Posted by Rafiq A. Tschannen
Muslim vote is becoming important in narrow election.
Muslims in the US make up less than 1 percent of the population, but they too, like any other group, share the same concerns as most Americans. For many, it’s the economy not foreign policy, that is the deciding factor in choosing whom to vote for.
It may be a Muslim who chooses our next president.
LOS ANGELES, CA (Catholic Online) – Many Americans assume Muslims are anti-Republican and pro-Obama. However this is not always the case. In 2000, many more Muslims voted for Bush than Al Gore. Although after the war in Iraq, Muslims did flock to the Democrats with ninety percent voting for Kerry and similar numbers for Obama in 2008.
What should be understood is that Muslims are swing voters, and diverse. While many Americans tend to stereotype the group, many American Muslims are modern, cosmopolitan, and politically savvy.
Muslim support for Obama has also waned with the economy. However, Mitt Romney with his hawkish stance on issues in the Middle East does not seem to be making many gains with the demographic either.
Mitt Romney has little support from Muslims because most felt villianaized by the Republican primary process. On multiple occasions, Republican candidates made incendiary statements about Muslims, with Herman Cain going so far as to pledge against appointing Muslims to his cabinet, a violation of Article 6 of the Constitution, which prohibits religious tests for political office. For the record, Cain later reversed his position.
At the same time, Newt Gingrich made the claim that the Palestinians were “invented” people.
Michelle Bachmann gained points among constituents, and lost them among Muslims, by proclaiming sharia law as a threat to the US, and professing that Muslims are organizing a stealthy movement to impose the practice on Americans. This in spite of the fact that most American Muslims don’t even practice the strict, ultra-conservative brand of Islam.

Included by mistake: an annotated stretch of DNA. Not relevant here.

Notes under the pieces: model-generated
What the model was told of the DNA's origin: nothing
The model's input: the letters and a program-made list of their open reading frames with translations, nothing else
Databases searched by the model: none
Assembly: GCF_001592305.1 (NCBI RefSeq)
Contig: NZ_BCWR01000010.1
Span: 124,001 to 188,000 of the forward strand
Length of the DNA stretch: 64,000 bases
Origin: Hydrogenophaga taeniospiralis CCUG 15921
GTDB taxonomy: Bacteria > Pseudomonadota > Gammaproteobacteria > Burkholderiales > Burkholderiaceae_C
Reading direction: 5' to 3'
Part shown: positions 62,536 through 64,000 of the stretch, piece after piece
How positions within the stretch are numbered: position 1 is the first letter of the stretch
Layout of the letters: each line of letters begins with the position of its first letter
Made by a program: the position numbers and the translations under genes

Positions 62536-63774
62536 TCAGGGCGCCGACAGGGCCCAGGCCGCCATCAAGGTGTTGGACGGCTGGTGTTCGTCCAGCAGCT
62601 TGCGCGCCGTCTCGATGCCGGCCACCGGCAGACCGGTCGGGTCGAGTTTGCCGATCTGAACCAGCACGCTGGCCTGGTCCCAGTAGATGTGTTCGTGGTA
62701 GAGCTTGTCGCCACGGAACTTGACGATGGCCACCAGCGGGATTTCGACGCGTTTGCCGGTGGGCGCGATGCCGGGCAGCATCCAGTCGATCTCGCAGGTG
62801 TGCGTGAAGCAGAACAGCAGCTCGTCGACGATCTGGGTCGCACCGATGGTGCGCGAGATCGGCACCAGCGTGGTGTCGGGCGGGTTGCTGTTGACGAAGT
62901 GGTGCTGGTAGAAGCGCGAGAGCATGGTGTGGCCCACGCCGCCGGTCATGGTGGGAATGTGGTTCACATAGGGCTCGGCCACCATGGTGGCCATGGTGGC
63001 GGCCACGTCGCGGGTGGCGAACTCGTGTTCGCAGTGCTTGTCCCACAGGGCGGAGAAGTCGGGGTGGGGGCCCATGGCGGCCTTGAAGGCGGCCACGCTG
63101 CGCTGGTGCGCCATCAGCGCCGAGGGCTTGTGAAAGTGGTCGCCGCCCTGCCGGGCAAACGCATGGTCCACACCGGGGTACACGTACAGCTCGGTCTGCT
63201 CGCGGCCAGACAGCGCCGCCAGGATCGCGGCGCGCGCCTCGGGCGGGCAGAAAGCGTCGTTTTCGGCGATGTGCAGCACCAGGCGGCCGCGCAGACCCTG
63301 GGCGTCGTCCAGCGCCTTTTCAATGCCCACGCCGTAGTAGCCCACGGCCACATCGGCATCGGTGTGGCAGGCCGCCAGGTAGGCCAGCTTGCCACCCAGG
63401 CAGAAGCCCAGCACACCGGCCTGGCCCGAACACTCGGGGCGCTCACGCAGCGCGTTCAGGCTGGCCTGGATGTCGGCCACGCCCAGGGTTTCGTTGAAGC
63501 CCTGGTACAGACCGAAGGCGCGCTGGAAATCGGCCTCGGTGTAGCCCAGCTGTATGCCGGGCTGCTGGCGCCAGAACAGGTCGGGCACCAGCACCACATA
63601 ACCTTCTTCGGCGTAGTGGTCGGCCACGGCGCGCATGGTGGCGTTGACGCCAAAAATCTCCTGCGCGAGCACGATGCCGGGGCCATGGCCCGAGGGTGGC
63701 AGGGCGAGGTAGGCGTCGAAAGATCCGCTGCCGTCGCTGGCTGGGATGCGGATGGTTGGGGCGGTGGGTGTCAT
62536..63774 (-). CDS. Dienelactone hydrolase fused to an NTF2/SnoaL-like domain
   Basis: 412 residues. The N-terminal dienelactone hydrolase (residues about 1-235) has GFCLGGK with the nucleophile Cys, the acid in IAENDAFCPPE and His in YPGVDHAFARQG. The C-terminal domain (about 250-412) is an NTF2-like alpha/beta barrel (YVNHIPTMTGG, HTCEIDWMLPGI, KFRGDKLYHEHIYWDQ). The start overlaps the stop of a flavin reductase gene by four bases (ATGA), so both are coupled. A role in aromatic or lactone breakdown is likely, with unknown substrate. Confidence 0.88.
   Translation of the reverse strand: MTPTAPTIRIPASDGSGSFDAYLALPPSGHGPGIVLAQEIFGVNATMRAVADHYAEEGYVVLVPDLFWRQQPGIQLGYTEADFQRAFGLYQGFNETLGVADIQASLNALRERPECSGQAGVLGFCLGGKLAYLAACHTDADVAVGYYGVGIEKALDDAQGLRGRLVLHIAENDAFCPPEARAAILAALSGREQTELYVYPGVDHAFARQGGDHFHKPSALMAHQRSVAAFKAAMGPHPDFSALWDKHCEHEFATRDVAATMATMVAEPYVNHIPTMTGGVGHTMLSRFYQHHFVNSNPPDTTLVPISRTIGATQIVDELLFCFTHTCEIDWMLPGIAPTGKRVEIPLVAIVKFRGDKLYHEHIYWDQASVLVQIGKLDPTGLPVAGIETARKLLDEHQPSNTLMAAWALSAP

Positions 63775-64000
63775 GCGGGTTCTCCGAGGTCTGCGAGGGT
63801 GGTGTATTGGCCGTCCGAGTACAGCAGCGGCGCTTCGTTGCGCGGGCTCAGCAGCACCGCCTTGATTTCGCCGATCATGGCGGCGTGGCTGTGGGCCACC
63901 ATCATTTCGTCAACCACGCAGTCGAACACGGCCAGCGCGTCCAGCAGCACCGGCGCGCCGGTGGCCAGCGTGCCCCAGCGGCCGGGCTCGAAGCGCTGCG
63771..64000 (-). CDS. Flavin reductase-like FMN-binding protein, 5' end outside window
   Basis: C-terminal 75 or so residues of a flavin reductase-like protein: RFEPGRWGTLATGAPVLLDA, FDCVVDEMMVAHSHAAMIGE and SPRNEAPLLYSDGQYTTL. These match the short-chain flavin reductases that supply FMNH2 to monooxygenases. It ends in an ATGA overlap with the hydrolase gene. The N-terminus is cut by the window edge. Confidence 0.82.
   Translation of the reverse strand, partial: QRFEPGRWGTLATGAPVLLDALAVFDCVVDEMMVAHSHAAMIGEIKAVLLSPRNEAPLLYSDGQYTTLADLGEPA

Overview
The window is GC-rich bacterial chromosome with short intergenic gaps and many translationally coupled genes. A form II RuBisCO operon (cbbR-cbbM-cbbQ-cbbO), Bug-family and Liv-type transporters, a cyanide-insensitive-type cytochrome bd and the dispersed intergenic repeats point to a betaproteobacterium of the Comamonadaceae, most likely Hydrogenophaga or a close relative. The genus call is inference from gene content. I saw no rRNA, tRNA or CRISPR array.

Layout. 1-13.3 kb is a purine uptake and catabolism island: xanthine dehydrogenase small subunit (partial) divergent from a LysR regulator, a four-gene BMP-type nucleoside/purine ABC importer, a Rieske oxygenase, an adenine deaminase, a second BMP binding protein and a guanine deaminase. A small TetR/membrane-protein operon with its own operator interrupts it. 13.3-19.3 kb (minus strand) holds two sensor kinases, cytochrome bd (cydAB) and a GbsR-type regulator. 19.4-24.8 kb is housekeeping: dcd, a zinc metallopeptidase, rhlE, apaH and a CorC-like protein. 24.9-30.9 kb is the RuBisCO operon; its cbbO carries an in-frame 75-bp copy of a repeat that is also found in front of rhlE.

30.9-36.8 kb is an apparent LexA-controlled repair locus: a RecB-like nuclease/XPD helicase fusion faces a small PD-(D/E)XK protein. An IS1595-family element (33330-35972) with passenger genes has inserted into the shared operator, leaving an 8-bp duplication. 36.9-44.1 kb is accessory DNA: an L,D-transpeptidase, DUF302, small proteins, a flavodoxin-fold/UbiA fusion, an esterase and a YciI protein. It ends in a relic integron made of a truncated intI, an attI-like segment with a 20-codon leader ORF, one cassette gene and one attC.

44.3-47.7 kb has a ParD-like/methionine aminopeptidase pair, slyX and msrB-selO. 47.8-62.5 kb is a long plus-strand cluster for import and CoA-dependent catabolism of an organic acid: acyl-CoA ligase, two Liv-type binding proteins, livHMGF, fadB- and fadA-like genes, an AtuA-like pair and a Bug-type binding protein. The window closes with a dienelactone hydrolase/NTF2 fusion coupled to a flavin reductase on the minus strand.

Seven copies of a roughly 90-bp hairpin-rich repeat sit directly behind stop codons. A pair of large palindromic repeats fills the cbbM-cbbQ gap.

As for Romney, he has proclaimed that Palestinians have “no interest whatsoever in establishing peace.” Those remarks were secretly recorded then leaked.
This might suggest that Obama would be the default choice for many Muslims, but that isn’t quite true. Many are upset at his failure to close the detention center at Guantanamo Bay, despite his promise to do so.
They are also displeased with his lackluster handling of domestic issues, particularly the economy. Muslim-Americans live and work, and pay taxes, the same as all other Americans, which in turn means that they share precisely the same anxieties about everything from gas prices, to the housing market, to employment.
It doesn’t have to be said that Muslims are Americans too — but unlike many Americans, they do not identity with one party or another, which makes them politically difficult to court. Unlike most demographics, it cannot be assumed they are in one camp or another.
Unfortunately, it seems easier for politicians to write off this group to score easy political points with other, larger groups. The Jewish vote, for example, is much larger. Meanwhile, the Republican base tends to be hawkish when it comes to affairs in the Muslim world, hence the inflammatory rhetoric during the Republican primaries.
Meanwhile, the Democrats risk alienating votes they need when they court Muslims. Case and point would the Jewish vote in New York state. After a series of conciliatory statements in the Middle East, Jewish support for Obama in New York evaporated famously with the loss making front-page news in some boroughs of the city.
Ultimately, the 2012 election could be decided by the Muslim vote after all. With both candidates holding razor thin margins over one another in different swing states, it becomes increasingly apparent the next election could be decided by a handful of votes in one or two states.
And who’s holding those votes? Muslims are.
© 2012, Distributed by NEWS CONSORTIUM.